Archive for June 2013
APIs are Key Tool for Business, Says Recent Poll

TMCnet’s Peter Bernstein recently discussed the poll in his article, “Axway Poll Finds APIs are Key Tool for Improving Stakeholder Engagement,” along with the importance of Application Programming Interfaces (APIs) to businesses. Please take a look and share your thoughts!

“It is not surprising that APIs are being used for internal developments related to the evolution of the mobile workforce, multichannel customer interactions to improve customer experiences and for the cloud. Indeed, what might be the most interesting finding was the percent of respondents who are using APIs to expose on-premises apps to third parties. It demonstrates both the changing nature of value-creation for evolving ecosystems and why APIs really are a means for improving engagement. And, that is much more than anecdotal, it is a trend to be followed.”


The Specter of Insecurity

By John Thielens, CSO, Axway

There’s a moment in the ‘80s cult classic “The Adventures of Buckaroo Banzai Across the 8th Dimension” when our eponymous hero, a particle physicist/neurosurgeon/rock star, issues a warning to his colleague while they’re performing surgery: “No, no, no, don’t tug on that. You never know what it might be attached to.”

It reminds me of how our infrastructures are set up, how we don’t really know what’s attached to what, and how we don’t always have some multi-talented genius looking over our shoulder to give us such helpful advice — something we could certainly use when dealing with a couple of trends I’ve noticed lately.

The first trend is the retirement of network zones — a three-layer sandwich of access controls outside the organization, in the DMZ, and inside the organization — where:

  • Different pieces of equipment with similar access control requirements are grouped onto network segments.
  • All applications reside inside the zone.
  • All the sanitized connections from outside the organization are terminated once they cross the firewall.
  • Connections made from outside the network, across a second firewall, and into the applications are brokered by a rendezvous strategy.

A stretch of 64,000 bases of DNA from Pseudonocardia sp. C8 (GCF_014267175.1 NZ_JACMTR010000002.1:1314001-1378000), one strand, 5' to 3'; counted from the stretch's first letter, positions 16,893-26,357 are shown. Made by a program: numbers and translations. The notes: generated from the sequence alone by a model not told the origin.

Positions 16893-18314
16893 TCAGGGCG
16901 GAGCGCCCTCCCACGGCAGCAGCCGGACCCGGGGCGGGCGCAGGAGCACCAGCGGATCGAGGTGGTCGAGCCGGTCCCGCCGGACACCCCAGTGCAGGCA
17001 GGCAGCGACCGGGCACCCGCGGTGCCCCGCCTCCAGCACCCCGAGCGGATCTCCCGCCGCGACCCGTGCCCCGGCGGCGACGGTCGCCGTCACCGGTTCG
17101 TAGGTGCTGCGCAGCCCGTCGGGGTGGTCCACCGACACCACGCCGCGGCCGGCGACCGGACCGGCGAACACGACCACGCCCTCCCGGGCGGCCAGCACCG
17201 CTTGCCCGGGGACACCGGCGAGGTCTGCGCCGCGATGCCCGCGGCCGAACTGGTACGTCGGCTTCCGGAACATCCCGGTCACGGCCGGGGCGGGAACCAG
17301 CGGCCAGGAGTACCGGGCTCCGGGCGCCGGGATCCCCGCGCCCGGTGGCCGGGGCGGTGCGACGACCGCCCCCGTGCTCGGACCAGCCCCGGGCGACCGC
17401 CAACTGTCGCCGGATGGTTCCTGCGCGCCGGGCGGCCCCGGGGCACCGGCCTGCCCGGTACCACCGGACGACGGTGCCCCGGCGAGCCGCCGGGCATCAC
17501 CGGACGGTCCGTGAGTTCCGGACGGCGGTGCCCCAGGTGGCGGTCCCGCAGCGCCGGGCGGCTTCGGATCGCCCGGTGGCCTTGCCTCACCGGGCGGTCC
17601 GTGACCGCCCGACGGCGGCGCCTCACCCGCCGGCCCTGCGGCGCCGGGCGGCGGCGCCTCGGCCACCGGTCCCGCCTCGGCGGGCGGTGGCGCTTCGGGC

If these zones are retired — if we don’t have that three-layer sandwich of access controls that provides a refined, fine-grain, crystalline view of all the edges of the network, plus the data that needs to be provisioned across them — we won’t know what’s attached to what. We won’t have any real intelligence about the end-to-end flows that cross those networks, the business purpose of the inbound connections, or the connections happening between any two points within and without the network.

The second trend is the scourge of distributed denial-of-service (DoS) attacks that have bedeviled us in recent years. The bad guys, it seems, can simply rent a cloud and take down our entire boundary network — or anything with our domain names attached to it — at will.

What are we supposed to do about that? How are we supposed to work around those damaged parts of our networks?

To successfully address both of these trends, we need to look at individual data flows and exposed, value-bearing business relationships. For the first trend, this effort will help us keep track of the more finely grained access rules across the much larger number of small zones; for the second trend, this effort will help us prioritize the reconstruction of alternate pathways when a distributed DoS attack compromises the enterprise’s front door.

But this all demands more than just technical knowledge. It demands knowing:

  • What’s being provisioned
  • Where the holes in the different firewalls are
  • What the flows are, what business process they’re a part of, and which application they’re connected to

Once we know these things, we should be able to devise a strategy to shrink — based on the principle of least privilege — the amount of connectivity we’ve provisioned to both (1) serve the applications and, (2) react and reestablish new connections in the event of an attack. By knowing what is connected to what and why, we’ll be able to confidently maintain and adapt the applications and their lifeblood — the data flows. We’ll be able to perform — with less guesswork, less risk, more agility, and better security — the activities that comprise the routine lifecycle of an application, whether a simple upgrade, a patch, an infrastructure refresh, or a full-on migration to a new cloud.

Further, by getting a better concept of governance, deepening our understanding of what data flows are, and understanding how to manage and provision our connections in the event of an attack, we’re able to see how achieving a data flow perspective on the governance of the network connections — even though it’s perpendicular to the network infrastructure view we’ve classically oriented ourselves around — is the perspective for beating these two trends and successfully managing the security of our networks.

Otherwise, we must hold out hope that, in our inevitable moments of crisis, there will be the IT equivalent of a particle physicist/neurosurgeon/rock star on hand to issue us serendipitous warnings that help us elude the specter of insecurity that is heralded by these two trends, a specter that, in 2013, appears to be materializing right before our very eyes.